As global temperatures rise, and the likelihood of extreme weather events increases, the topic of sustainable housing design and energy efficient housing is going to become more relevant to homeowners and renovators. Unfortunately, at this stage, renters are largely locked out of this discussion, although tenancy advocacy groups have run campaigns such as Make Renting Fair and the One Million Homes Alliance, to argue for change in the rental sector.
So what is energy efficient housing, and what regulations and standards exist in Australia to tackle these issues?
Firstly, let’s talk about energy efficiency and performance. According to Choice, Australian homes account for about 11 per cent of Australia’s total carbon emissions, so household energy efficiency improvements are one of the cheapest ways to cut national carbon emissions.
There is a spectrum of sustainable housing design that ranges from less than 1 to more than 10 stars, but if you undertake a new build or renovation – and just meet the minimum standards – your resulting home is likely to occupy the middle of that spectrum.
Basically, there is a spectrum of sustainable housing design that ranges from less than 1 to more than 10 stars, but if you undertake a new build or renovation – and just meet the minimum standards – your resulting home is likely to occupy the middle of that spectrum.
At the lower end – and this includes most homes, because the vast majority of Australia’s existing houses score just 1- and 2-stars – they tend to be poorly oriented, designed and constructed; and often have substandard insulation and ill-fitting windows and doors, making them leaky. Taken together, these factors mean that most houses are inefficient to operate, leading to high cooling bills in summer and high heating bills in winter (pertaining to location and climate, of course).
These homes also produce more carbon emissions than higher performing homes – unless they generate solar power from photovoltaics – thereby contributing further to climate change effects.
In the middle of the spectrum are newer homes, especially those built after the NCC’s (the National Construction Code) energy efficiency standards were upgraded in 2010, when minimum standards were lifted to 6-stars (or equivalent, depending on the method used to demonstrate compliance).
Research conducted by the CSIRO found that about 1.5 per cent of new builds nationally failed to meet the declared standard.
What many consumers don’t realise, however, is that the star rating is assessed during the design phase of residential projects, and there is currently little in the way of post-completion checks. In fact, research conducted by the CSIRO found that about 1.5 per cent of new builds nationally failed to meet the declared standard, and this problem was especially pronounced in Western Australia, where the non-compliance figure was 15-20 per cent.
Conversely, the best performing new homes are located in the Australian Capital Territory, again according to CSIRO research, and there’s a good reason for that. In 1999, the ACT government introduced mandatory Energy Efficiency Ratings (EER) for houses at the point of sale. Where ratings exist for rental homes, they must be declared when the property is listed for lease, and last year, as part of its Climate Change Strategy, the ACT government unveiled plans to introduce minimum energy efficiency standards for rental homes by 2022-23, again leading the country in terms of regulation.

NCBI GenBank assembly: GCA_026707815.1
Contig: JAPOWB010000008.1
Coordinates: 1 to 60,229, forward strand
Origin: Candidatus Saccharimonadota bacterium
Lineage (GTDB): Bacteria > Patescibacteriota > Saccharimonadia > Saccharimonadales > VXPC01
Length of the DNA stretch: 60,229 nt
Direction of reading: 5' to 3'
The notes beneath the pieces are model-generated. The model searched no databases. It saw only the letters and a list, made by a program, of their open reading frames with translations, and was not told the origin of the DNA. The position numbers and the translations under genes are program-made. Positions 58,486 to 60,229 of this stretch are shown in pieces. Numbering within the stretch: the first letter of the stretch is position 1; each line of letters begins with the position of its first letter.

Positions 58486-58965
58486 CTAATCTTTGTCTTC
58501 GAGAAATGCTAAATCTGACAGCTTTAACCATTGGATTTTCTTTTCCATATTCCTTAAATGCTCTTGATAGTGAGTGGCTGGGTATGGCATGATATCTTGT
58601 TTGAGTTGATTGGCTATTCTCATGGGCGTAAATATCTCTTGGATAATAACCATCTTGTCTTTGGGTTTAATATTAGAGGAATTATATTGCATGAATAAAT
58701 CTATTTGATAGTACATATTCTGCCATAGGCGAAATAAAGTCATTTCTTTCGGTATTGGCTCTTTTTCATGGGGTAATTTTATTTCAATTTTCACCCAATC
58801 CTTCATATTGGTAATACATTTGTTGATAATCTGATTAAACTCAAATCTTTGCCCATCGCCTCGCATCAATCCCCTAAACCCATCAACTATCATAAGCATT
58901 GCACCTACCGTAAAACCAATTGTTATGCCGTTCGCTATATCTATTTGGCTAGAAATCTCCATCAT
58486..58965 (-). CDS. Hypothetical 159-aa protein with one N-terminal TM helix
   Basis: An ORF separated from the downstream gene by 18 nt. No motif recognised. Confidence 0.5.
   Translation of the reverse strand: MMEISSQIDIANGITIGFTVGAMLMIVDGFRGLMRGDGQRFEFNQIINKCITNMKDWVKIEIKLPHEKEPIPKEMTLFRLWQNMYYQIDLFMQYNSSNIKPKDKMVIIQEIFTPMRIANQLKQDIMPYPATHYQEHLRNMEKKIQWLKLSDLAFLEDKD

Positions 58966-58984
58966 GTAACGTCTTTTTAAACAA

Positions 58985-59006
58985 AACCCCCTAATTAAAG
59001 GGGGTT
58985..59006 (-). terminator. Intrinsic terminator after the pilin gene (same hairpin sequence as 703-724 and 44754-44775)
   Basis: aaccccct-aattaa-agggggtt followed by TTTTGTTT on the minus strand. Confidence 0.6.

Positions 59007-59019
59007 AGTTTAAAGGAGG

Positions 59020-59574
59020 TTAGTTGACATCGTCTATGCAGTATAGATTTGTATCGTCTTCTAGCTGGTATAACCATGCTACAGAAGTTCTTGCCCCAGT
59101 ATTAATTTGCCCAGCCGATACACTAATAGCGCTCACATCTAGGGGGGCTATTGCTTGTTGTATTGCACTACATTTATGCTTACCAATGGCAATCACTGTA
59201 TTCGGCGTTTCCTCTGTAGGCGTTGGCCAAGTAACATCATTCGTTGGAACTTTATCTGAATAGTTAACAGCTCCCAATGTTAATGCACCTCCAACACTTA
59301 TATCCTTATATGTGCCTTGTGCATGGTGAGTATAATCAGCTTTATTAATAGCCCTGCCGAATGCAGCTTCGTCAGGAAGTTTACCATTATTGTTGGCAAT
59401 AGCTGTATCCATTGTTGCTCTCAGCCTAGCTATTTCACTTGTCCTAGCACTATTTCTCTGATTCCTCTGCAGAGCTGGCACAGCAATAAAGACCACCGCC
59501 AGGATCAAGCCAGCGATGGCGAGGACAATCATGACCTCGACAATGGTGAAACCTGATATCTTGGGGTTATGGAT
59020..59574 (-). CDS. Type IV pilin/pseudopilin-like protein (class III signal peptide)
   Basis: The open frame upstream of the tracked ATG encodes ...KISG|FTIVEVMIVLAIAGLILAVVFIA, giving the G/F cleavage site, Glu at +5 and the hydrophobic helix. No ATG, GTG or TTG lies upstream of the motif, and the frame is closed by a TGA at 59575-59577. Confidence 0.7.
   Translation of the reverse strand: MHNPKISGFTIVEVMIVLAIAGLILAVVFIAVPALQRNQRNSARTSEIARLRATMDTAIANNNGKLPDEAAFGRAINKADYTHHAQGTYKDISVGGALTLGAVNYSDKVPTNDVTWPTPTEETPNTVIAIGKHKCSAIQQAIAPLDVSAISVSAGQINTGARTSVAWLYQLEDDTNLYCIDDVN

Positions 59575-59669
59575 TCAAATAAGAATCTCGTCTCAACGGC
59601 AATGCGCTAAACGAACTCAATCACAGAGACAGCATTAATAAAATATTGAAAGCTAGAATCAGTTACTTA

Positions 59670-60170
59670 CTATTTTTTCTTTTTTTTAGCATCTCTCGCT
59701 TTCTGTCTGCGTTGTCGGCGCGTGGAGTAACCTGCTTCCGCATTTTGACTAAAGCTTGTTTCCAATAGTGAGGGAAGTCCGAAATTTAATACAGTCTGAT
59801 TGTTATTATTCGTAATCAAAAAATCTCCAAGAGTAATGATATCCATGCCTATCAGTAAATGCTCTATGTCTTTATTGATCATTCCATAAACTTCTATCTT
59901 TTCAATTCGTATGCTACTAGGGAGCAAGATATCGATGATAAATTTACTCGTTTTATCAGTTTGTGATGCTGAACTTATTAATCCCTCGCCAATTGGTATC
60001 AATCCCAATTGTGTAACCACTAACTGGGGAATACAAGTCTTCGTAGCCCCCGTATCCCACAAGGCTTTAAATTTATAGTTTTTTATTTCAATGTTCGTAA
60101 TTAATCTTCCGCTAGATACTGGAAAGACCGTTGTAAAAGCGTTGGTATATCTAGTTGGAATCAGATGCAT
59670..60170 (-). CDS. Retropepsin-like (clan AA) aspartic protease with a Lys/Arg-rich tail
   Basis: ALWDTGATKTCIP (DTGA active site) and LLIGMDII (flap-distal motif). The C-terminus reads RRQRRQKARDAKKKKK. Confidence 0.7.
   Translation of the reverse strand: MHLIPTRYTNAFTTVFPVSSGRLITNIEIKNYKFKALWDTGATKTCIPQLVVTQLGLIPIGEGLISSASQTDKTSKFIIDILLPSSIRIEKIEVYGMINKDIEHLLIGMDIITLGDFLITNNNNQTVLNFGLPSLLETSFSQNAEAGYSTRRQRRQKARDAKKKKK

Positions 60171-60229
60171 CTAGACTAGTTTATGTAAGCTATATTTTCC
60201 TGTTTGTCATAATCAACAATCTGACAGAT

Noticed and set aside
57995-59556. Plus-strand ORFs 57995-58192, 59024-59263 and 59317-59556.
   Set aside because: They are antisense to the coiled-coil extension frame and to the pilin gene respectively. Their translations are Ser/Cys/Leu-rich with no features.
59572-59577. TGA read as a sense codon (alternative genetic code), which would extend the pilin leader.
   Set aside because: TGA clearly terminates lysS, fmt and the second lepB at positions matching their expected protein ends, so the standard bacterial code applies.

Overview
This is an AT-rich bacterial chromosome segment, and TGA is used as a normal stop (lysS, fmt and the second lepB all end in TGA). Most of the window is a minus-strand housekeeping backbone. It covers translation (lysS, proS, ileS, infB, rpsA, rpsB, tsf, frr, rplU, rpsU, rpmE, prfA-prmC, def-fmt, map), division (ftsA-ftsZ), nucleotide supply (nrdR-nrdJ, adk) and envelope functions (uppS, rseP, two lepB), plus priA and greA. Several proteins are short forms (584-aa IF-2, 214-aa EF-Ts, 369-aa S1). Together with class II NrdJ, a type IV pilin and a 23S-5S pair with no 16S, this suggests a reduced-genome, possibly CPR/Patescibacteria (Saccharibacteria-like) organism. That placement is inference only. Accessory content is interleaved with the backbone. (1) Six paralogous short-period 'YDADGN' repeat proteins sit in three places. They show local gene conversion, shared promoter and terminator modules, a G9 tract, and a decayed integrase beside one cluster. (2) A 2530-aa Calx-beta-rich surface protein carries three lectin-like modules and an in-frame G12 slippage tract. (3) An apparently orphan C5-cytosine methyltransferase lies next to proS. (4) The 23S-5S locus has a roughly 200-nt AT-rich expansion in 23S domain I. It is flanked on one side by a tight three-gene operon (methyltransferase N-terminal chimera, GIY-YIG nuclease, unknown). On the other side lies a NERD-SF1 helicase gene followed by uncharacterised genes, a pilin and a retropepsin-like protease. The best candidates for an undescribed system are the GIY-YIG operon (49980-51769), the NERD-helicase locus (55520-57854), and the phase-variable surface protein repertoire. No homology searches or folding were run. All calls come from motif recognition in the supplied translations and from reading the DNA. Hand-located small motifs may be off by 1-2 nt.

In the two decades since the EER policy was introduced, it has helped to create greater consumer awareness about the benefits of higher ratings, which has translated into a price premium for houses that score between 7- and 10-stars.
The vast majority of Australia’s existing houses tend to be poorly oriented, designed and constructed; and often have substandard insulation and ill-fitting windows and doors.
Last year, the federal government announced plans to introduce similar EER ratings for the real estate market across Australia, through its Trajectory for Low Energy Buildings – Existing Buildings, and the Addendum announced in November 2019 , but there is no agreed timeframe on that policy yet.
The government has also flagged the possibility of lifting the minimum energy efficient housing levels via the NCC, which is due to be updated in 2022, although the scope of any proposed changes is not yet known. And, like has happened in the past when new regulations have been mooted, some residential builders and developers are likely to actively resist increased standards, even in the face of changing weather patterns and climate emergency effects, such as the past summer’s bushfire crisis.
In 2018, the sustainable housing advocacy organisation Renew, kickstarted a new campaign called Climate Resilient Homes, to coordinate and lead a national coalition of 65 consumer and community organisations. Together, these organisations are advocating for policy changes to improve the energy performance of all Australian homes, as a way of providing improve equity around energy efficiency measures for renters and homeowners alike.
In part 2 of this article, we’ll look at specific steps homeowners can take when building or renovating a new home to ensure it will be healthy and comfortable – and benefit from lower energy bills and generate fewer greenhouse gases – in the years ahead.
Tags: Climate Resilient Homes, EER, Energy Efficiency, Energy Efficiency Ratings, Energy Efficient Housing, Housing, Housing Crisis, national carbon emissions, National Construction Code, NCC, NCC energy efficiency standards, photovoltaics, Rachael Bernstone, Renew, sustainable housing design, thermal performance